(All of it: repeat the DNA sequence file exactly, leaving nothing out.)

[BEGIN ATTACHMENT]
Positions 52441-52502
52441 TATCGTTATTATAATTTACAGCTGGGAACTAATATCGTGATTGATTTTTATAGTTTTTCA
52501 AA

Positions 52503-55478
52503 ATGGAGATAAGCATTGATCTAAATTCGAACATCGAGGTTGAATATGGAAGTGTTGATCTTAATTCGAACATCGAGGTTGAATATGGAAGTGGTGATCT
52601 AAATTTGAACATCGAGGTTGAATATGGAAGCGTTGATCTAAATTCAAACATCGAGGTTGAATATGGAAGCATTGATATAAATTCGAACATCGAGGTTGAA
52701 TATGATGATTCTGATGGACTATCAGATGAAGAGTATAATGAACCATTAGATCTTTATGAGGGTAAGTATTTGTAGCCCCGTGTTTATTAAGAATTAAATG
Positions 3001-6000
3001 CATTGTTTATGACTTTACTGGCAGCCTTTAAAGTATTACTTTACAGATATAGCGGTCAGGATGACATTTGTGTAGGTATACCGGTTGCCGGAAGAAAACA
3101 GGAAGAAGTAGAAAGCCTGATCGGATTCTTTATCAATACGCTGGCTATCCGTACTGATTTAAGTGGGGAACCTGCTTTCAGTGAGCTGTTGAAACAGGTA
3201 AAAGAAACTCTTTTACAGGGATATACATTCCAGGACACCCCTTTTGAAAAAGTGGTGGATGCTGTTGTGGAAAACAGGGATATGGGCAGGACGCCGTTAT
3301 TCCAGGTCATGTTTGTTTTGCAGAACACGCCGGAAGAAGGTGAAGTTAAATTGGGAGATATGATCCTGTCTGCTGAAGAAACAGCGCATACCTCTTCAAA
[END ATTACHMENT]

Positions 52441-52502
52441 TATCGTTATTATAATTTACAGCTGGGAACTAATATCGTGATTGATTTTTATAGTTTTTCA
52501 AA

Positions 52503-55478
52503 ATGGAGATAAGCATTGATCTAAATTCGAACATCGAGGTTGAATATGGAAGTGTTGATCTTAATTCGAACATCGAGGTTGAATATGGAAGTGGTGATCT
52601 AAATTTGAACATCGAGGTTGAATATGGAAGCGTTGATCTAAATTCAAACATCGAGGTTGAATATGGAAGCATTGATATAAATTCGAACATCGAGGTTGAA
52701 TATGATGATTCTGATGGACTATCAGATGAAGAGTATAATGAACCATTAGATCTTTATGAGGGTAAGTATTTGTAGCCCCGTGTTTATTAAGAATTAAATG
Positions 3001-6000
3001 CATTGTTTATGACTTTACTGGCAGCCTTTAAAGTATTACTTTACAGATATAGCGGTCAGGATGACATTTGTGTAGGTATACCGGTTGCCGGAAGAAAACA
3101 GGAAGAAGTAGAAAGCCTGATCGGATTCTTTATCAATACGCTGGCTATCCGTACTGATTTAAGTGGGGAACCTGCTTTCAGTGAGCTGTTGAAACAGGTA
3201 AAAGAAACTCTTTTACAGGGATATACATTCCAGGACACCCCTTTTGAAAAAGTGGTGGATGCTGTTGTGGAAAACAGGGATATGGGCAGGACGCCGTTAT
3301 TCCAGGTCATGTTTGTTTTGCAGAACACGCCGGAAGAAGGTGAAGTTAAATTGGGAGATATGATCCTGTCTGCTGAAGAAACAGCGCATACCTCTTCAAA